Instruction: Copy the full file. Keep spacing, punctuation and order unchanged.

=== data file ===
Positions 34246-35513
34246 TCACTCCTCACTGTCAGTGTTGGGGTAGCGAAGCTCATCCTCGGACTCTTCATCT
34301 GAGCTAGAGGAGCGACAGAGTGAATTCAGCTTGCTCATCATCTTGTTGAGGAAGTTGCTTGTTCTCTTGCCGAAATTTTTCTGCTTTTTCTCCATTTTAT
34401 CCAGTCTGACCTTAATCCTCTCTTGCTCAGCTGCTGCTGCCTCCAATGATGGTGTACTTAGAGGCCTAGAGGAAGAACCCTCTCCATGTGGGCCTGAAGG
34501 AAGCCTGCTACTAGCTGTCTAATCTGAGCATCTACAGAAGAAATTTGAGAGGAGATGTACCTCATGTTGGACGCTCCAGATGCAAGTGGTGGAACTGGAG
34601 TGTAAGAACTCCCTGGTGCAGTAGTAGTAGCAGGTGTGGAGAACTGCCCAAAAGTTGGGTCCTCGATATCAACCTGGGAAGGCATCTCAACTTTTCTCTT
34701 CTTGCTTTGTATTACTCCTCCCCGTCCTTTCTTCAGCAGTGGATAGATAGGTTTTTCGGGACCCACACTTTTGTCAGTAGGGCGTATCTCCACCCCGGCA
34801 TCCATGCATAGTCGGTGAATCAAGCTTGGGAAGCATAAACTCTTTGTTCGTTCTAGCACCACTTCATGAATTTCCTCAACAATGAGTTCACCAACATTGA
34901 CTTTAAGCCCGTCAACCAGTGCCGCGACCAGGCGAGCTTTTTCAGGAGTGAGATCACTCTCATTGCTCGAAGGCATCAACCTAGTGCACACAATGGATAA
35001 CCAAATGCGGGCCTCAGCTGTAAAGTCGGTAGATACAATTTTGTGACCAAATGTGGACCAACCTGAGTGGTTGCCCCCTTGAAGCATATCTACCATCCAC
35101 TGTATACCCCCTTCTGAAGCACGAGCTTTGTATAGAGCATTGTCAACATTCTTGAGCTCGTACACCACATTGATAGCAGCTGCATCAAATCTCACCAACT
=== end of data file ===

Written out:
Positions 34246-35513
34246 TCACTCCTCACTGTCAGTGTTGGGGTAGCGAAGCTCATCCTCGGACTCTTCATCT
34301 GAGCTAGAGGAGCGACAGAGTGAATTCAGCTTGCTCATCATCTTGTTGAGGAAGTTGCTTGTTCTCTTGCCGAAATTTTTCTGCTTTTTCTCCATTTTAT
34401 CCAGTCTGACCTTAATCCTCTCTTGCTCAGCTGCTGCTGCCTCCAATGATGGTGTACTTAGAGGCCTAGAGGAAGAACCCTCTCCATGTGGGCCTGAAGG
34501 AAGCCTGCTACTAGCTGTCTAATCTGAGCATCTACAGAAGAAATTTGAGAGGAGATGTACCTCATGTTGGACGCTCCAGATGCAAGTGGTGGAACTGGAG
34601 TGTAAGAACTCCCTGGTGCAGTAGTAGTAGCAGGTGTGGAGAACTGCCCAAAAGTTGGGTCCTCGATATCAACCTGGGAAGGCATCTCAACTTTTCTCTT
34701 CTTGCTTTGTATTACTCCTCCCCGTCCTTTCTTCAGCAGTGGATAGATAGGTTTTTCGGGACCCACACTTTTGTCAGTAGGGCGTATCTCCACCCCGGCA
34801 TCCATGCATAGTCGGTGAATCAAGCTTGGGAAGCATAAACTCTTTGTTCGTTCTAGCACCACTTCATGAATTTCCTCAACAATGAGTTCACCAACATTGA
34901 CTTTAAGCCCGTCAACCAGTGCCGCGACCAGGCGAGCTTTTTCAGGAGTGAGATCACTCTCATTGCTCGAAGGCATCAACCTAGTGCACACAATGGATAA
35001 CCAAATGCGGGCCTCAGCTGTAAAGTCGGTAGATACAATTTTGTGACCAAATGTGGACCAACCTGAGTGGTTGCCCCCTTGAAGCATATCTACCATCCAC
35101 TGTATACCCCCTTCTGAAGCACGAGCTTTGTATAGAGCATTGTCAACATTCTTGAGCTCGTACACCACATTGATAGCAGCTGCATCAAATCTCACCAACT